Projects submitted to the Data Journalism Awards competition

Right here you will find a list of all the projects submitted to the Data Journalism Awards competition.  

AFP Interactive
Country: France
Organisation: Agence France Presse
Best data journalism team
Team Members
Texts and database organization: Brice Le Borgne and Muriel Pichon Graphics and design: Fred Bourgeais and Maud Butin Development: Clément Procureur and Jacky Fong Departement heads: Alain Bommenel, Sébastien Casteran and Aude Genet External translation and contributions: AFP bureaus
Project Description
Since 2015, the AFP Interactive team has published many innovative web projects designed for integration into our clients’ sites. They are based on data journalism, in part using data from several projects developed within the agency. After the 2017 French elections we were able to start work on quite different subjects, both in length and form. The goal of the Largest Eclipses in History project was to describe the background of a recurring, well-known phenomenon by visualizing several angles of alignment of the Earth, Sun and Moon. Recalling historical events caused by the eclipses provided a broader view of the phenomenon. With regularly updated projects on prisoners executed in the United States, global temperature anomalies, and the legal woes of former president Nicolas Sarkozy, we also propose a visualization of evolving news stories. In addition, we seek to explain the principle of calculating certain statistics, such as in our global inequality project where we allow the user to calculate their own net worth using data at the origin of an Oxfam report which notes that \"since 2015, the richest 1% has owned more wealth than the rest of the planet.\" Finally, for visual subjects, we combine images and content produced by AFP\'s global network to create immersive projects that capture reader\'s attention. Three examples are projects on the Rohingyas camp in Bangladesh, the events of May 1968 in Paris, and an investigation into victims of stray bullets in Brazil.
What makes this project innovative?
Each project is conceived using contemporary computer techniques to extract and analyze the data, and to integrate external content (e.g. historical maps for the May 1968 project or open-source algorithms for eclipse trajectory calculations). All of our projects are highly responsive, run on a majority of internet browsers and mobile devices, and are easy to integrate into our customers\' sites.
What was the impact of your project? How did you measure it?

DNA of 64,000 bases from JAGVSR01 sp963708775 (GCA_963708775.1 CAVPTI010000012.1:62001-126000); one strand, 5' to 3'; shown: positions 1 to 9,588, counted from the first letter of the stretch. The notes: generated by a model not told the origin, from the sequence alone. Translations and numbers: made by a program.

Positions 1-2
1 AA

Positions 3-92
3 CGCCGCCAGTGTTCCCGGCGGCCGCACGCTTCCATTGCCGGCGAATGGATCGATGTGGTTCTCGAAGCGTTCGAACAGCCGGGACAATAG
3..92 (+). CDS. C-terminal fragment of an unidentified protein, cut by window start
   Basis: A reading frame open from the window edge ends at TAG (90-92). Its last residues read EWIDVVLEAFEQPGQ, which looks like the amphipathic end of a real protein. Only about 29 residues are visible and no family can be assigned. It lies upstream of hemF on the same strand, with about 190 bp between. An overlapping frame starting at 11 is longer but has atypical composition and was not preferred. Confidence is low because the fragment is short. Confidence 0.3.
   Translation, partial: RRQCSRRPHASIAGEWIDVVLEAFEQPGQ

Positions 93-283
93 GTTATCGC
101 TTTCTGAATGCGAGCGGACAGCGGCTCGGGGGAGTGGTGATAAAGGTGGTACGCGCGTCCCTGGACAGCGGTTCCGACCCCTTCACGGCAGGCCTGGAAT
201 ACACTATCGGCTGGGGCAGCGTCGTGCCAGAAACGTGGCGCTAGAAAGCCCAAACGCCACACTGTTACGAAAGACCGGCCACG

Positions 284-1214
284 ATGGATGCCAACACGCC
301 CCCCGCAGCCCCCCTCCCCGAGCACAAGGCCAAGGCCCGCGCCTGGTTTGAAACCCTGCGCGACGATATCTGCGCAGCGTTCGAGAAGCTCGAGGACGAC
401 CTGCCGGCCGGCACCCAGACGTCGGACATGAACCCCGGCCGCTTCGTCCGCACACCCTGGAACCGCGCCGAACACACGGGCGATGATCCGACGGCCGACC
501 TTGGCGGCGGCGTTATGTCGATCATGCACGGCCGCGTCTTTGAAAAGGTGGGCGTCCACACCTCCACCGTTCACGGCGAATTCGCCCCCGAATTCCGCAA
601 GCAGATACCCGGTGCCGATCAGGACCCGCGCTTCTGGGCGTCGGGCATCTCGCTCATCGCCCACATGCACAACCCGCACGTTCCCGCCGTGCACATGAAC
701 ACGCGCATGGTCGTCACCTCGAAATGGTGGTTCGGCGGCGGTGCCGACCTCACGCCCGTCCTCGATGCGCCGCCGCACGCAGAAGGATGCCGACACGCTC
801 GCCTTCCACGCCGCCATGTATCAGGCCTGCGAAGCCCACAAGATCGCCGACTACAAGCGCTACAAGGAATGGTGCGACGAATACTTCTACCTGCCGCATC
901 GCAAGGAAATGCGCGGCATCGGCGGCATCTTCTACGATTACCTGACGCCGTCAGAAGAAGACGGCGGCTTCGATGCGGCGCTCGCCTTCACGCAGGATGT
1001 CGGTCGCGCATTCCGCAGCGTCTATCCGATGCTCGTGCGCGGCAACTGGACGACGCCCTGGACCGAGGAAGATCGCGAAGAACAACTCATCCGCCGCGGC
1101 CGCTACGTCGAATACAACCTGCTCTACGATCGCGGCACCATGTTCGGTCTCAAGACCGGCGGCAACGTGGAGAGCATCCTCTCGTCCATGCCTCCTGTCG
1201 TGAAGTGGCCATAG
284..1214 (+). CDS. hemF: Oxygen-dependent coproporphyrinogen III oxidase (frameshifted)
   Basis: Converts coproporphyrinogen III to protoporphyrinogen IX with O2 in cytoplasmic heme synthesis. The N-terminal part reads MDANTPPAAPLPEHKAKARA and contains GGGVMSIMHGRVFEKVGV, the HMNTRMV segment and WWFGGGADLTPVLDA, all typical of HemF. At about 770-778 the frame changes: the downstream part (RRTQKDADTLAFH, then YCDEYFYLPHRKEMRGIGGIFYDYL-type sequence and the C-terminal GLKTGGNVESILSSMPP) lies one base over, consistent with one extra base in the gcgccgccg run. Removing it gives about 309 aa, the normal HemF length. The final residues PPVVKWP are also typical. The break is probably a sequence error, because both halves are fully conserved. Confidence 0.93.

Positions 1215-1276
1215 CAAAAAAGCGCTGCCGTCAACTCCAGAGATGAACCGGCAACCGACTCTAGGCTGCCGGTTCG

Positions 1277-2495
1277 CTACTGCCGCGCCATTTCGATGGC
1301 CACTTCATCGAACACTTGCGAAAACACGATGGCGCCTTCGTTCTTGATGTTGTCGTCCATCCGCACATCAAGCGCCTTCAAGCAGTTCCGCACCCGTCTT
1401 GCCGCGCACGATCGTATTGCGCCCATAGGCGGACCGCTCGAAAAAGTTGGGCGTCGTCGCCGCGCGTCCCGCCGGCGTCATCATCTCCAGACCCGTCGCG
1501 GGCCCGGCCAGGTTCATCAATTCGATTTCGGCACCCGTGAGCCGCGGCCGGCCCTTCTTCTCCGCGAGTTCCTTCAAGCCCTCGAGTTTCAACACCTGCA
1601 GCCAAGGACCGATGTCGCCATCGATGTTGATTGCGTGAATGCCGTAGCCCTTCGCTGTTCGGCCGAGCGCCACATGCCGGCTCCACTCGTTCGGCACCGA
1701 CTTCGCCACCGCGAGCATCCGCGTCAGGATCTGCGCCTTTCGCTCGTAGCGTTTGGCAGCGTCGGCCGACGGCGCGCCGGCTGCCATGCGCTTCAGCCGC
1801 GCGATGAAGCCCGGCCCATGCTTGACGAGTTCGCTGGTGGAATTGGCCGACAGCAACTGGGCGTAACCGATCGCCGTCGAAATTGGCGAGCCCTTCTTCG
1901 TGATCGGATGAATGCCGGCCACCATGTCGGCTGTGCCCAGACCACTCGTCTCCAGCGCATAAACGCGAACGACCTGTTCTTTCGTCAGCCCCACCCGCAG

The purpose of these projects is to propose a new offer for our customers, so that they can cover major events with complete web applications, and the daily news with interactive educational modules to integrate within their articles. (We translate the majority of the projects into the languages used at the agency [French, English, Spanish, Portuguese, German and Arabic] and we publish them in several countries.
Source and methodology
We try to be as diverse as possible in our data searches. For the eclipses, we combined information provided by NASA with prior AFP research on historical contexts, and published results of \"eclipse hunters\". In the case of prisoners executed in the United States, we use data from the Death Penalty Center Information Center’s website. For global inequities, we used financial data compiled by Credit Suisse, along with Oxfam’s annual report on the subject. The data visualization of global temperature anomalies was based on information from the National Oceanic and Atmospheric Administration. Finally, we obtained data from the Fogo Cruzado application for the Stray Bullet Victims project in Rio de Janeiro.
Technologies Used
All of our infographics are created using a model designed to aid their integration into our clients’ sites in a responsive way, to be deployed within high-capacity architectures, and to work on a maximum of desktop and mobile browsers. We mainly use JavaScript with the Vue.js framework, and a build system based on webpack. For some projects, we use Open Source software like D3.js for data processing, or JSOrrery for 3D visualization of spatial trajectories. The data and texts are processed either on Google spreadsheets exported in JSON and stored independently to be available in the application, or in ArchieML files converted into JSON. This architecture strikes a balance between eased access for editors without strong technical skills, and structuring of data for subsequent use by developers.